Woman dragged away by tiger at China wildlife park seeking 2 million yuan compensation

The tiger attacking Ms Zhao, who claimed she had left the safety of her vehicle as she was feeling car sick.
The tiger attacking Ms Zhao, who claimed she had left the safety of her vehicle as she was feeling car sick. PHOTO: SCREENGRAB FROM YOUTUBE

BEIJING - A woman who was dragged away by a tiger after ignoring safety warnings not to leave her vehicle at a wildlife park in China is seeking 2 million yuan (S$412,000) in compensation.

Local media reported that the 32-year-old, surnamed Zhao, plans to sue Beijing's Badaling Wildlife Park for not properly informing her of the dangers of stepping out of her car.

This, despite the park requiring visitors who embark on a safari-style drive within the park to sign an agreement promising they would close and lock their car doors, not feed the animals and never get out of the car, according to the Beijing Times.

The incident on July 23 ended in tragedy for Ms Zhao's mother, who was mauled to death by a second tiger while attempting to rescue her daughter.

Ms Zhao's mother and her husband had left the safety of their vehicle after watching a tiger drag her away, according to surveillance footage of the incident. The couple's three-year-old son had remained in the car and was unharmed.

 

In an interview with the paper, Ms Zhao, who suffered serious injuries and is still recuperating, refuted earlier stories that said she stepped out of the car in a huff after getting into an argument with her husband.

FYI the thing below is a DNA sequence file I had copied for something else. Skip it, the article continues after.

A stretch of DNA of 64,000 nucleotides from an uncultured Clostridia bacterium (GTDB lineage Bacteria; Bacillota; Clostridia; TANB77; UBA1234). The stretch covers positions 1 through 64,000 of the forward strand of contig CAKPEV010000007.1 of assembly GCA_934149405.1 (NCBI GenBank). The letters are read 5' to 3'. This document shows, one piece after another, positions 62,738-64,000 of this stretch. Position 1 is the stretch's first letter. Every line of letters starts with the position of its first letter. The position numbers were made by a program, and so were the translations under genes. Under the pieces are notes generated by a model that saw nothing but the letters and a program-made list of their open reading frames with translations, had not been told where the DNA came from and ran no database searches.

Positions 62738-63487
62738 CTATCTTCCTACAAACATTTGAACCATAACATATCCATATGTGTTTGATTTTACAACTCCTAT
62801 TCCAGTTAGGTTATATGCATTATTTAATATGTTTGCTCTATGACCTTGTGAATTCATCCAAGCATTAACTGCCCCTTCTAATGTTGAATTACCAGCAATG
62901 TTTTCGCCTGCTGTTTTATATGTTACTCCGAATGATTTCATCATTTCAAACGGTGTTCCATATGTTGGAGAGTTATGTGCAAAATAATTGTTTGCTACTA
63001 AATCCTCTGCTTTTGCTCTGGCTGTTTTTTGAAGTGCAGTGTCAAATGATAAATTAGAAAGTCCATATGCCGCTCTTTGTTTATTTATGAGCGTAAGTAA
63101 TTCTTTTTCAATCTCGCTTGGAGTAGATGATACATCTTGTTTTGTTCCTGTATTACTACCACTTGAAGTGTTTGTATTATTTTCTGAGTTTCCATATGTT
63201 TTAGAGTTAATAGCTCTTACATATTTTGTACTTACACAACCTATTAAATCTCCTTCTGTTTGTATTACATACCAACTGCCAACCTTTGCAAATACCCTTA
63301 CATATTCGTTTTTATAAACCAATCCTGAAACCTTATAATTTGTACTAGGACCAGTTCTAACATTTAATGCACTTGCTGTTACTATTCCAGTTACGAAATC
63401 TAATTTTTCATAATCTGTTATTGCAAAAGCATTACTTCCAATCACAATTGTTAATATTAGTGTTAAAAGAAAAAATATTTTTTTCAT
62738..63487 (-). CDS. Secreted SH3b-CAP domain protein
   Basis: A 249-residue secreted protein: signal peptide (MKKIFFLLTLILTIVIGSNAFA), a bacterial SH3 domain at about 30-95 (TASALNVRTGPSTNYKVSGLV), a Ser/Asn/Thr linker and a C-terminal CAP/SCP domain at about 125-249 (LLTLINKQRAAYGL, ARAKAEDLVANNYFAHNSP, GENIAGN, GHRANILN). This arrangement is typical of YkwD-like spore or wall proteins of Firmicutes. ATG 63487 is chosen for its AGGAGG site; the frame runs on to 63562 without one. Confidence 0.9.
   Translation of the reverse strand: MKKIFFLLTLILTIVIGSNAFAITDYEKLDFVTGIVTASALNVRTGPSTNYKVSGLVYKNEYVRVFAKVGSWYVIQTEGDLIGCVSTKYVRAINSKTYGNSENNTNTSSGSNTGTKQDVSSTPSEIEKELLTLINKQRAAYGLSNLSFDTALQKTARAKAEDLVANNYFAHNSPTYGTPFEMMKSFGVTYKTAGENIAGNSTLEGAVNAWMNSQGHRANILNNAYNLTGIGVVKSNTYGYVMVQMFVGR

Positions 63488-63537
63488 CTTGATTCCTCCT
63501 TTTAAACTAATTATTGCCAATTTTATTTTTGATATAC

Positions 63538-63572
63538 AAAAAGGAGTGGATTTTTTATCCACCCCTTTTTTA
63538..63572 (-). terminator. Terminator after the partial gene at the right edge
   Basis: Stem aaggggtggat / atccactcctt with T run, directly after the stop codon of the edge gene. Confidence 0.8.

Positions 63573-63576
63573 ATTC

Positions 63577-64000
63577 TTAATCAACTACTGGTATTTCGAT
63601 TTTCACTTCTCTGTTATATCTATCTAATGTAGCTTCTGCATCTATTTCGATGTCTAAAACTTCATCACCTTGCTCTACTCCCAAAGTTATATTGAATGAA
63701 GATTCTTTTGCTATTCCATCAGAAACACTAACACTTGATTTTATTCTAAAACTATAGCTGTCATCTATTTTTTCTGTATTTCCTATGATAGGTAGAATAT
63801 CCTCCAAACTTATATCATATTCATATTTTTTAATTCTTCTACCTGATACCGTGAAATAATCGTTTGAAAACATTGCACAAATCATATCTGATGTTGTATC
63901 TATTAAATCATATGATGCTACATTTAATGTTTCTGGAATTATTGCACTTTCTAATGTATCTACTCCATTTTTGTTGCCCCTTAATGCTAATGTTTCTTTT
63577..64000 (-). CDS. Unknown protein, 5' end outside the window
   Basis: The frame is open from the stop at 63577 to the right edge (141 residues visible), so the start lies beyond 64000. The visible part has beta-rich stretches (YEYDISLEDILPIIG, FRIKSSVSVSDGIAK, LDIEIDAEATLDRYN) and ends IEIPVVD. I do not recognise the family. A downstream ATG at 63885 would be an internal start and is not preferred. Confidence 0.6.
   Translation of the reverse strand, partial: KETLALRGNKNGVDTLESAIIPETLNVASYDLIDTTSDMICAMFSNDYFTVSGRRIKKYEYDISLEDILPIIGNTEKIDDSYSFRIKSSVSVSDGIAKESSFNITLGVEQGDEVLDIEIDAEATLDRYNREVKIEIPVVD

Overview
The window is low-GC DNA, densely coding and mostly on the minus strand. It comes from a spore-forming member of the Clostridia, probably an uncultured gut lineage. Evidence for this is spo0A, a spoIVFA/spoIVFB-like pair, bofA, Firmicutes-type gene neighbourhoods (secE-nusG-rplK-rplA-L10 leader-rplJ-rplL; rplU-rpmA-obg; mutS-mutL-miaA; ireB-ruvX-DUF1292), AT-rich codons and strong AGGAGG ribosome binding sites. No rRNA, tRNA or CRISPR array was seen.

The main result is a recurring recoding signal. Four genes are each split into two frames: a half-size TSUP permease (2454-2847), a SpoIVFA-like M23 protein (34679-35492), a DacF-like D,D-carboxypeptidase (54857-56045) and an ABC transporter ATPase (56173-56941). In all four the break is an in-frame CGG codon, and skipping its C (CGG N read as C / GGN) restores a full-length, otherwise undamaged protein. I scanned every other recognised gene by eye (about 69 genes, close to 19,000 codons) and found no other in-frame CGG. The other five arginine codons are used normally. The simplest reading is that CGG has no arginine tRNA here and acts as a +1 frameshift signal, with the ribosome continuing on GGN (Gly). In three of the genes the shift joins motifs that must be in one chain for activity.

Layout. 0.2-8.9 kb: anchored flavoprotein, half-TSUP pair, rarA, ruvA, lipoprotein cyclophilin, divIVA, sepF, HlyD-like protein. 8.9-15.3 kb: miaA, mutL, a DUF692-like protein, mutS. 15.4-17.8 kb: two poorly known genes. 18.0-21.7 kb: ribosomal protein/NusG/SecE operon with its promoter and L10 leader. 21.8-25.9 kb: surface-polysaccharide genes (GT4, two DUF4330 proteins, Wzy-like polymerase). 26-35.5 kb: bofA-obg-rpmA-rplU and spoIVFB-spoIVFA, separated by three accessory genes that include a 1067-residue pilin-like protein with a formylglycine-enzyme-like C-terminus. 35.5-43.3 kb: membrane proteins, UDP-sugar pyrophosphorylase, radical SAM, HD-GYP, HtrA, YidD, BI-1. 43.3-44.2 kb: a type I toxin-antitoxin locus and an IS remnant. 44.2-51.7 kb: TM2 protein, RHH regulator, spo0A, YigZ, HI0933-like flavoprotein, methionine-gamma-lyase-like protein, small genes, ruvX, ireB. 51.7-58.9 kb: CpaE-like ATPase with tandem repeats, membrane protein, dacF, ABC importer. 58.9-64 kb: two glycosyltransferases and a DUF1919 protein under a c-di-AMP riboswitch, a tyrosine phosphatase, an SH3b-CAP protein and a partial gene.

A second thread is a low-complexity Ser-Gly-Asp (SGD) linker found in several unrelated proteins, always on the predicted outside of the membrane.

She claimed that she had been feeling car sick, and instead pinned the blame on park officials whom she said were slow to respond and mount a rescue.

While admitting that she had indeed signed an agreement form, she claimed she was under the impression it was just registration to enter the park.

An investigation in August had found that Badaling Wildlife Park was not at fault for the incident, as it was found to have put up sufficient signs warning visitors of the dangers of leaving their vehicles.

While the park had initially settled on over 1.2 million yuan in compensation, a park employee told Beijing Times it had decided to pay only 745,00 yuan as it did not agree to Ms Zhao's claims of emotional trauma and medical fees incurred after her initial hospitalisation.